• Corona

23
How Bright is It?
  • Apparent Magnitude (from Earth)
  • Absolute Magnitude

24
How Hot Is It?
  • Remember Wiens Law

25
Spectral Classes
  • O,B,A,F,G,K,M
  • There are also subclasses 09

26
H-R Diagram
27
Question for Thought
  • Describe the forces that keep a star in a state
    of hydrostatic equilibrium.
  • A Fusion generated energy that pushes out from
    the center of a star.
  • B Gas pressure that maintains a push out from
    the center.
  • C The weight of the star (gravity) that keeps
    pulling the stellar material to the center of
    its mass.
  • D All of the above.

28
Death of Stars like Sun
  • Hydrogen Core Depletion
  • Hydrogen Shell Burning ("Red Giant Branch")
  • Helium Flash
  • Helium Core Burning/Hydrogen Shell Burning
    ("Helium MS" "Horizontal Branch")
  • Helium Core Depletion
  • Helium Shell Burning
  • Asymptotic Giant Branch
  • Planetary Nebula
  • White Dwarf

29
Question for Thought
  • What is the Hertzsprung-Russell diagram?
  • A A plot of temperature vs. luminosity.
  • B A plot which you can use to estimate the
    approximate age of a star cluster.
  • C A plot that allows you to follow the life
    cycle of a star.
  • D A plot of temperature vs. absolute
    magnitude.
  • E All of the above are true.

30
Question for Thought
  • Which of the following stars have the longest
    life span?
  • A O type stars
  • B B type stars
  • C G type stars
  • D K type stars
  • E M type stars

31
Question for Thought
  • What is a nova?
  • A The explosive outburst of a star that is part
    of a binary star system.
  • B A white dwarf that accumulates hydrogen on its
    surface until it builds up so much hydrogen
    around the carbon core, that it gets hot enough
    to cause fusion.
  • C A fusion explosion of the shell of a
    carbon-rich core white dwarf.
  • D A very high increase in the luminosity of the
    star that can occur many times, as it is not
    destroyed in the process.
  • E All of the above are true.

32
Question for Thought
  • What is a supernova?
  • A The catastrophic explosion of a star.
  • B The result of a star that is so massive that
    it goes through all of the fusion steps
    possible up to iron, then explodes
    catastrophically.
  • C Explosions of stars that result in the
    formation of either a neutron star or black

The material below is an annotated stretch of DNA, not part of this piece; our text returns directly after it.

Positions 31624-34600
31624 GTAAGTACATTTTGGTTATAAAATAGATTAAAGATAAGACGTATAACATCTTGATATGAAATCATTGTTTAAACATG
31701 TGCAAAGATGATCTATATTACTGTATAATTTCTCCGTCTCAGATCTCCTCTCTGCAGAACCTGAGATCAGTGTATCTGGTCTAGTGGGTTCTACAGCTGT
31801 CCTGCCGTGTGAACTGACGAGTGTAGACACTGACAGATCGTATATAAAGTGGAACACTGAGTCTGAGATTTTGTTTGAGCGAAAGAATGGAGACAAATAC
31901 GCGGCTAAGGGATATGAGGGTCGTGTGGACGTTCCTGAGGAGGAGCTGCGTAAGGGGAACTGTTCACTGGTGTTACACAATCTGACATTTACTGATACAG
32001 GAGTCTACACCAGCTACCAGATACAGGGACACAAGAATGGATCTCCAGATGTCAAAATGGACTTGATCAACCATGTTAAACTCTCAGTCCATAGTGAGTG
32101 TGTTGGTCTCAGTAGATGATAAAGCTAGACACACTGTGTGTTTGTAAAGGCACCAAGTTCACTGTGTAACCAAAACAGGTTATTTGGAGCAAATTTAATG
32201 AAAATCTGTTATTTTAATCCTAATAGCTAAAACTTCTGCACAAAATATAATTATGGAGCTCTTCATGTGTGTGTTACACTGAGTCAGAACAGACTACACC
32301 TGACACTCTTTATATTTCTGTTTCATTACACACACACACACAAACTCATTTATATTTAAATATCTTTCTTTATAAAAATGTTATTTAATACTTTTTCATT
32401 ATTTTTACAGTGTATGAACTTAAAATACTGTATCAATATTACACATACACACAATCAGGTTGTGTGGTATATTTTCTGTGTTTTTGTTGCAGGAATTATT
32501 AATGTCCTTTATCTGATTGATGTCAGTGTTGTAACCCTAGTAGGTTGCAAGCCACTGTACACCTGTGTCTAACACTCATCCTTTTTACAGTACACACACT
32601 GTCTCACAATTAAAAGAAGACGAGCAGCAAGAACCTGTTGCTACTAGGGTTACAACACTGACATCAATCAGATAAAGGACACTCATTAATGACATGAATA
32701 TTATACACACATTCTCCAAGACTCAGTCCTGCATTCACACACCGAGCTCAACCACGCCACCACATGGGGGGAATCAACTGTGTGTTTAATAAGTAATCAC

hole.
  • D All of the above.

33
Question for Thought
  • How do you explain that red giants are very
    bright?
  • A They are very hot and large.
  • B They are relatively cool but very large.
  • C Their brightness is due solely to their
    surface temperature.
  • D They are relatively small but very hot.
  • E None of the above are true.

34
Question for Thought
  • What is the proper sequence in the life cycle of
    a star with a mass similar to our Sun?
  • A Gas cloud, Fragmentation, Protostar,
    Kelvin-Helmholz Contraction, Hayashi Track,
    Ignition, Adjustment to Main Sequence, Hydrogen
    Core Depletion, Hydrogen Shell Burning, Helium
    Flash, Helium Core Burning/Hydrogen Shell
    Burning, Helium Core Depletion, Helium Shell
    Burning, Planetary Nebula, Asymptotic Giant
    Branch, White Dwarf
  • B Gas cloud, Fragmentation, Protostar,
    Kelvin-Helmholz Contraction, Hayashi Track,
    Ignition, Adjustment to Main Sequence, Hydrogen
    Core Depletion, Hydrogen Shell Burning, Helium
    Flash, Helium Core Burning/Hydrogen Shell
    Burning, Helium Core Depletion, Helium Shell
    Burning, Asymptotic Giant Branch, Planetary
    Nebula, White Dwarf
  • C Gas cloud, Protostar, Fragmentation,
    Kelvin-Helmholz Contraction, Hayashi Track,
    Ignition, Adjustment to Main Sequence, Hydrogen
    Core Depletion, Hydrogen Shell Burning, Helium
    Flash, Helium Core Burning/Hydrogen Shell
    Burning, Helium Core Depletion, Helium Shell
    Burning, Asymptotic Giant Branch, Planetary
    Nebula, White Dwarf

35
Galaxies
  • Elliptical Galaxies
  • S0 (lenticular) Galaxies
  • Spiral Galaxies
  • Barred-Spiral Galaxies
  • Irregular Galaxies

36
Question for Thought
  • What is the Hubble classification of our Milky
    Way galaxy?
  • A An elliptical galaxy (E2).
  • B An irregular galaxy.
  • C A regular spiral galaxy (Sb).
  • D A barred spiral galaxy (SBb).
  • E A spherical galaxy (E0).

37
Question for Thought
  • Which of the following describes the structure of
    the Milky Way Galaxy?
  • A It consists of a core, or central bulge
    region.
  • B It consists of spiral arms.
  • C Its spiral arms are engulfed in gas and dust
    referred to as the disk.
  • D The Milky Way Galaxy is a barred spiral
    galaxy.
  • E All of the above are true of the Milky Way

38
The Big Bang
39
The Big Bang Summary Timescale
40
The Evidence So Far
  • Evidence for a Big Bang
  • expansion of the universe
  • Distant galaxies receding from us
  • everywhere the same
  • remnants of the energy from the Big Bang
  • a very hot body that has cooled
  • 2.7 K cosmic background radiation
  • the primordial abundance of chemical elements

41
Cosmic Background
  • How hot would the cosmic background radiation be
  • close to 3 K
  • first noticed by Penzias and Wilson
  • confirmed by COBE satellite